Reddit | the-god-among-men

Okay, that's a lot of information to work with, and some good, shiny pictures, too. This ornate metal bauble again serves a very specific purpose, acting as a counterweight for a chandelier.

"What are these things I found inside a shoe I haven't worn in a while?"

Reddit | ath1337

A good, legit question that I would be asking as well!

Nobody wants to find that some kind of insect has made a home in their shoes when they haven't been looking. Thankfully, these are harmless rose of sharon seeds, however.

"Found in a cupboard in my kitchen. The button when pressed displays either 01 or 02 and the flames blink. What is this thing?"

Reddit | thisudernameistaken

Yet another kitchen gadget, but not much to go on with this one. All the same, someone who may or may not have owned the same model identified it as a timer that's meant to work with a particular pressure cooker.

Seems like a pretty important piece, knowing the reputation of pressure cookers.

"Found with a job lot of mixed action figures."

Reddit | wilbossman

Not a whole lot to go on there, but someone still managed to identify this as a hex bug. It's a toy that takes a couple of small batteries and, when it's turned on, lights up and wiggles around. Guaranteed to drive the cat nuts!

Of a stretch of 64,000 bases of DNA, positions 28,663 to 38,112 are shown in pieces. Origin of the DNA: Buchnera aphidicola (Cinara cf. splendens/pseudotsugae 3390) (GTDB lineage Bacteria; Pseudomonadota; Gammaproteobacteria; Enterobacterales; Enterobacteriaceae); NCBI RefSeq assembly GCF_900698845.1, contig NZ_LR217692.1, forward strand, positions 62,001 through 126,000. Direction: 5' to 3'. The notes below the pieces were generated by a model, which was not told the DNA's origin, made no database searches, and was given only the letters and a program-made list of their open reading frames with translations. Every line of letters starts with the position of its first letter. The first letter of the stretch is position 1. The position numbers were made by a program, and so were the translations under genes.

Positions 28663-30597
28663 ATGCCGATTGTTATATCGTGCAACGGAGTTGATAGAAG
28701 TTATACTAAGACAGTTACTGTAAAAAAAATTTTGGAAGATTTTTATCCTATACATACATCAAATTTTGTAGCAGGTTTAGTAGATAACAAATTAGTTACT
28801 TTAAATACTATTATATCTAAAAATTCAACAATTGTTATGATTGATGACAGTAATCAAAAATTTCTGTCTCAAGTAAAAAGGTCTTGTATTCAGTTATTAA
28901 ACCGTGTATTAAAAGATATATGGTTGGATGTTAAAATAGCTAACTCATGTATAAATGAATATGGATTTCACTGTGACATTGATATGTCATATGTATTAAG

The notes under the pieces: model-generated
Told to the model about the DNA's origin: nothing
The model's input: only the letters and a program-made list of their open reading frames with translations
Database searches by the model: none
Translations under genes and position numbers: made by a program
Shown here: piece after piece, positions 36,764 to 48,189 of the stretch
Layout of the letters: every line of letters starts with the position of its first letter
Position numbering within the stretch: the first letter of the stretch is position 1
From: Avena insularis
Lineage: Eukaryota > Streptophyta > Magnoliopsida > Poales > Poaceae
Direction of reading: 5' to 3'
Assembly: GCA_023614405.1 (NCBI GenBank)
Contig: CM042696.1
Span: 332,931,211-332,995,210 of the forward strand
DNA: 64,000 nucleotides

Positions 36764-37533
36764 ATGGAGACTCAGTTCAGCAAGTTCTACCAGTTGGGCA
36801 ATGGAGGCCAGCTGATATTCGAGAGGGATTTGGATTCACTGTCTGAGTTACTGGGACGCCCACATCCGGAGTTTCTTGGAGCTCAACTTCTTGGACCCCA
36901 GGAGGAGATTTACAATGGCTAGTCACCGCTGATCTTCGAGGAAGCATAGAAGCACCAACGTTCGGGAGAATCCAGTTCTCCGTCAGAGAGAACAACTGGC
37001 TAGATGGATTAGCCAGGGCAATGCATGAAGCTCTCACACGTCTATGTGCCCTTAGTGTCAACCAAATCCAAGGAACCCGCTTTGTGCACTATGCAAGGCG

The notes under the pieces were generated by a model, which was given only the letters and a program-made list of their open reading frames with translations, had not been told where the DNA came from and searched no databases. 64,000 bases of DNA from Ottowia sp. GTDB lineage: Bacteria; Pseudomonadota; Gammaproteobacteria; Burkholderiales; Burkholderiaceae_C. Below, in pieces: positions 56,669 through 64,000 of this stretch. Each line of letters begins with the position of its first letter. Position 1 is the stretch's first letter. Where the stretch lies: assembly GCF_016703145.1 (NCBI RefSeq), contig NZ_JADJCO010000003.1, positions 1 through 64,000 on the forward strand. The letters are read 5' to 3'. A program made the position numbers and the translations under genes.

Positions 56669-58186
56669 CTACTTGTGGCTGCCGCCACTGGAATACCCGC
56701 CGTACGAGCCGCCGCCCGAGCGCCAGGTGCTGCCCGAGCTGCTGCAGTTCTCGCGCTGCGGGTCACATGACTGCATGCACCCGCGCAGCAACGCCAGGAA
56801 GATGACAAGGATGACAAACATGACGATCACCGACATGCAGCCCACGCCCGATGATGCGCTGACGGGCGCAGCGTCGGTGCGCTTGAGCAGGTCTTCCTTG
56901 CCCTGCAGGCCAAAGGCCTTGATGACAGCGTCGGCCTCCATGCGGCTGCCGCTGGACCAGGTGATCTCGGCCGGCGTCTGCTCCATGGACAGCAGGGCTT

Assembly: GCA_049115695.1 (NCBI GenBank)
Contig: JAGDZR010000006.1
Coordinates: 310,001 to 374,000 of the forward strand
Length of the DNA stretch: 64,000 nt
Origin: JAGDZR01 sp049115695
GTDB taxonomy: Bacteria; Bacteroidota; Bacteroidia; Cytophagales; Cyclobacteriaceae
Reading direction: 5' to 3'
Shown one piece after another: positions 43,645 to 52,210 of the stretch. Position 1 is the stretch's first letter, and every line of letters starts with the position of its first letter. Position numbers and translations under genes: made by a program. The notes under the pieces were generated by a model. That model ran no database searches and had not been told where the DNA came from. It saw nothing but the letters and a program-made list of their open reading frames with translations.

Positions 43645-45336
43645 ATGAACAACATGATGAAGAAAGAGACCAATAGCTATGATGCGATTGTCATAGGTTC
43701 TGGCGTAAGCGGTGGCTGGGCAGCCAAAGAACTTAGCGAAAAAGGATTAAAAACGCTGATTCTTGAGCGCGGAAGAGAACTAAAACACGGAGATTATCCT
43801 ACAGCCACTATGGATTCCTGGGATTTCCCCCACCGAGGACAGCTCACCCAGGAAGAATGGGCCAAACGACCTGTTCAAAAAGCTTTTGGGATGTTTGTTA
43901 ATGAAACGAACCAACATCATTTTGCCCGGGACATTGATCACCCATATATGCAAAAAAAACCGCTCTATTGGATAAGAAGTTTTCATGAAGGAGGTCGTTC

"This small book that I found in my car. It's filled with English letters but they don't form any words. This page was marked with a red sticky note for some reason. The cover is blank."

Reddit | JustSomeKid3876

You'd have to have some special knowledge to be able to read this book - the kind of knowledge that comes from freemasonry. As one person put it, "it's not a secret society, but a society with secrets."

So, if you want to know what's written on this page, you're going to have to join up.

"Customer brought this into our camera store. About 8cm tall with a 90° mirror built in protected with glass. There's a hook in the metal where it's standing on. Metal part can be unscrewed."

Reddit | Jeroe98

You would think the employees at a camera store would be pretty familiar with all camera-related objects, so it's safe to assume that this object has little to do with photography.

Rather, it's a prism used in surveying to find 90 degree angles.

"Strange object found on the beach."

Reddit | karmawv

Lots of weird stuff will wash up on shore, and this even has a good reason to be there. It's the tooth plate from a ray, like a manta ray or a sting ray.

I, uh, don't know if you want to keep something like that. Must smell something awful.

"Found on a UK beach. Some part of a NASA space shuttle?"

Reddit | Jeuflo32

Real NASA space junk would be a pretty cool find, for sure. However, the NASA logo contains one piece of information that indicates a more terrestrial, or aquatic, story.

The arrow through the 'A' appears on NASA's marine instruments like buoys, so it likely came from one of those.

"Seen while on the freeway, so I apologize for a somewhat poor quality picture. My first thought was a strange lawn mower but seems unlikely with the exposed bottom portion."

Reddit | Eyeberration

They sure do look like strange, large lawnmowers, but they would do a horrible job on your grass. These machines are hovercraft-like devices that smooth out large areas of concrete after it's been poured.

One user found this on the road and said that it was about the size of a U.S. Quarter.

Reddit | xuZzin

However, this is actually a medal commemorating someone's service to the royal family of Laos.